Work environments, in general, have also seen a change. Most recently, the gig economy and remote working have both seen a huge boost. This is due, in part, to the COVID-19 pandemic. On the other hand, remote working was becoming more popular even before the pandemic hit. When people can work from home or their favourite cafe, they can dress in whatever makes them feel comfortable. As a result, they’re bound to get more done wearing their favourite shirt instead of a suit and tie. It’s one less thing they have to think about, so they can focus on their job, rather than being uncomfortable and stuffy.

What Are the Current Trends?

Although many workers today prefer casualty, it doesn’t mean that all offices consist of employees wearing t-shirts and blue jeans. The basics of business casual attire today include a jumper, chinos, and an optional shirt and tie for men. For women, the norm tends to be a blouse, dress slacks, and close-toed shoes. The current trend is for things to fit snugly, but not too tightly. Needless to say, the shoulder pads and boxy looks of the ’80s are long gone.

What should you do, though, when the dress code is super casual, or there isn’t a dress code at all? Don’t assume that it’s an excuse to wear dirty, ragged clothes to work every day. You can still look your best and feel your best while maintaining a sense of professionalism. There are some basic rules to follow that usually work for everyone, including:

  • Wear what makes you feel confident
  • Tie your look together with a few accessories
  • Choose shoes that aren’t dirty, even if they aren’t dress shoes
  • Have fun with prints and patterns
  • Consider any first impressions you might have to make

Even if you’re working remotely, you’re going to feel better about yourself and your workday if you take the time to really “get dressed” in the morning, rather than spending the day in gym clothes or whatever you may have slept in. It’s still important to take pride in what you wear so you can feel confident and motivated, no matter what the current trends are.

Where Fashion Meets the Future

leon 6awfTPLGaCE unsplashPhoto by Leon, Unsplash

One current business casual trend that is impossible to ignore is sustainable fashion. It’s not just becoming popular in the business world, of course. Sustainable fashion is something prominent on the minds of consumers, considering 13 million tons of textile waste is produced across the globe each year. Even some fashion designers are starting to adapt their designs and creations to become a part of the sustainability movement.

You can’t ignore the fact that sustainability has caused a shift in what people look for in business casual attire. Thankfully, since sustainable fashion is becoming so popular, it’s easier than you might think to jump on board, by shopping at second hand shops or recycling your clothing in other ways. You can also shop with companies that are dedicated to sustainability, including wrapping things together with ethical jewellery that betters the planet and positively impacts human rights, all at once.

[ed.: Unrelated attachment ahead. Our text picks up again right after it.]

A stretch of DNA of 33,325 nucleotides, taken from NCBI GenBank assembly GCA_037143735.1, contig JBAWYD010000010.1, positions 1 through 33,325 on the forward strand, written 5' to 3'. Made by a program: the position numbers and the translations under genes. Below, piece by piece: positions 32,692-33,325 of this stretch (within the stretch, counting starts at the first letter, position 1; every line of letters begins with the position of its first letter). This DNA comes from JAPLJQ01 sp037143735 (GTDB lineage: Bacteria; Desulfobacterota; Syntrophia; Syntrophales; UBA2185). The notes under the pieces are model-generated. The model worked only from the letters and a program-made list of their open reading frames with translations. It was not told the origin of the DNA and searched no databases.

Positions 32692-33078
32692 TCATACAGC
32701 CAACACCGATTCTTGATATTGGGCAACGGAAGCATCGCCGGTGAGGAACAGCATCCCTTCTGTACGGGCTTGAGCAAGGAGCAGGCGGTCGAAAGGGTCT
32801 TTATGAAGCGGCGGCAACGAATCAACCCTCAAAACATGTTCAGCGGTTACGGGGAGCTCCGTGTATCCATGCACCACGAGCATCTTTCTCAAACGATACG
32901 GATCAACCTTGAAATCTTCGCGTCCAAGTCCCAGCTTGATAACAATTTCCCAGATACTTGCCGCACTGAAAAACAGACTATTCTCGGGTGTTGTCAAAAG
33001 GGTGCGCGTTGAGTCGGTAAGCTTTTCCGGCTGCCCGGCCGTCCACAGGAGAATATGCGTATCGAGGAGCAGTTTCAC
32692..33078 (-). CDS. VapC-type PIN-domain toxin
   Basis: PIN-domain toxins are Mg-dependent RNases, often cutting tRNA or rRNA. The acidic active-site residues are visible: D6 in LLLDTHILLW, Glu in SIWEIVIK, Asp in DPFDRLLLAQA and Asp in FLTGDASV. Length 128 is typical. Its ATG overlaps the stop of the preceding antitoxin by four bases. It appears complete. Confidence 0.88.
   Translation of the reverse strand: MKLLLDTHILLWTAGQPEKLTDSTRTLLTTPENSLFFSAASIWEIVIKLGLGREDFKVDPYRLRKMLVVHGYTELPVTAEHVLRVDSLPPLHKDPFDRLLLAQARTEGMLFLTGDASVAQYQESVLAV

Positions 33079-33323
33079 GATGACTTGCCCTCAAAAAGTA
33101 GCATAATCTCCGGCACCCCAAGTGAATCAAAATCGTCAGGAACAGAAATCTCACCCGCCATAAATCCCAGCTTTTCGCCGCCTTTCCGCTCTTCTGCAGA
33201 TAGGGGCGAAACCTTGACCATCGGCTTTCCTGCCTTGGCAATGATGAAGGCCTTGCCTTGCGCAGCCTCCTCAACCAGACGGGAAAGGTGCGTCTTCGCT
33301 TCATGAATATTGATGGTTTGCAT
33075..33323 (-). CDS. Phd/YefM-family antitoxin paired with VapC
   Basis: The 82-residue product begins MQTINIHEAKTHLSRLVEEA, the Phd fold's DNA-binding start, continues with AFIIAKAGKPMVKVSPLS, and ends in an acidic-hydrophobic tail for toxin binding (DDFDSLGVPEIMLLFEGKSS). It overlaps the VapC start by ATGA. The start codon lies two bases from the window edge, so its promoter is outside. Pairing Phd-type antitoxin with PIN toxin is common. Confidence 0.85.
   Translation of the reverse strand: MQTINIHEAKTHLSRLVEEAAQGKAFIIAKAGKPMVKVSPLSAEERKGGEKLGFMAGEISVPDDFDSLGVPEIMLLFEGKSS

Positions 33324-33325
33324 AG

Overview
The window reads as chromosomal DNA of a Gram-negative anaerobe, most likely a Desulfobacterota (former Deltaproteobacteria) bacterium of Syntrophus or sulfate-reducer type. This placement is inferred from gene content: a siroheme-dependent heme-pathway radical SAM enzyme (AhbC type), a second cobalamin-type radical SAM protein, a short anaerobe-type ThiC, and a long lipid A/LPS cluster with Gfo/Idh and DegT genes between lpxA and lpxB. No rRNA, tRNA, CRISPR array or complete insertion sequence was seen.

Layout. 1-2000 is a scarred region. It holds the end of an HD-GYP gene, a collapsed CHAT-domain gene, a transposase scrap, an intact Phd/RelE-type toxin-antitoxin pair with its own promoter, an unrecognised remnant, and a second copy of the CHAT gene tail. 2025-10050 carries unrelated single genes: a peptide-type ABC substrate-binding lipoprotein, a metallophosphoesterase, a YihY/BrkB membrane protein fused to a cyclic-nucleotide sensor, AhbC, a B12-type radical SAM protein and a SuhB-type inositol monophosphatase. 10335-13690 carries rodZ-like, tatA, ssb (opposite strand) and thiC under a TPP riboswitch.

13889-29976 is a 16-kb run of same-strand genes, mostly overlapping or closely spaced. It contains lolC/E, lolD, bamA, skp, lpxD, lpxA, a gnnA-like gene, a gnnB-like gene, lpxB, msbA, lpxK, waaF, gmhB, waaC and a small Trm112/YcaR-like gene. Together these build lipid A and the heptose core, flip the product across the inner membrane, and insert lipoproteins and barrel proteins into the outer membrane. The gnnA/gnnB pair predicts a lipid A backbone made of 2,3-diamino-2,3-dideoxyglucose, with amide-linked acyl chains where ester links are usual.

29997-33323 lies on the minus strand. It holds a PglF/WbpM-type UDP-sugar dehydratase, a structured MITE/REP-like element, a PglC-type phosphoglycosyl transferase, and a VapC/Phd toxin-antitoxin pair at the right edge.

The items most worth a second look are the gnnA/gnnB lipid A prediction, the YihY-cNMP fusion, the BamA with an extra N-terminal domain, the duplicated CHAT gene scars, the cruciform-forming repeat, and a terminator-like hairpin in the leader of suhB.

Once again, current business casual fashion trends reflect the state the world is in. From the popularity of remote working to concerns about the environment, current workplace fashion is an accurate depiction of where we are as a society — constantly evolving and changing along with the people.

Published in Blog

Vintage shopping is the secret to getting one-of-a-kind items. These dainty pieces are often designer, at a much cheaper price. In today’s age, fortunately, it is nice to be a vintage admirer. 

Published in Fashion
Thursday, 01 April 2021 11:07

Isle of Green A New Sustainable Brand

New sustainable clothing brand, Isle of Green, teams up with children’s charity Barnardo’s.

Published in News

As well as buying high-quality fashion and accessories, making sure that you are in style; one thing that has become more and more important is sustainability.

Published in Fashion
Thursday, 04 February 2021 17:10

Ideas for Gender Fluid Dressing

The face of contemporary fashion is changing. Gender boundaries are increasingly viewed as outdated, and a lot of people – especially Gen Z - are more open to the idea of gender-neutral dressing.

Published in Fashion
Monday, 12 October 2020 13:21

Asquith London Shows Us How It's Done!

The Asquith brand prides itself on selling sustainably and ethically made, multi-functional clothing, using eco-fabrics that are designed to last. 

Published in Fashion
Wednesday, 23 September 2020 10:01

Nae FW 20/21 Vegan Shoe Collection

Vegan shoe brand nae (no animal exploitation) is a Portuguese shoe brand, born in 2008 and based in Lisbon, Portugal.

Published in News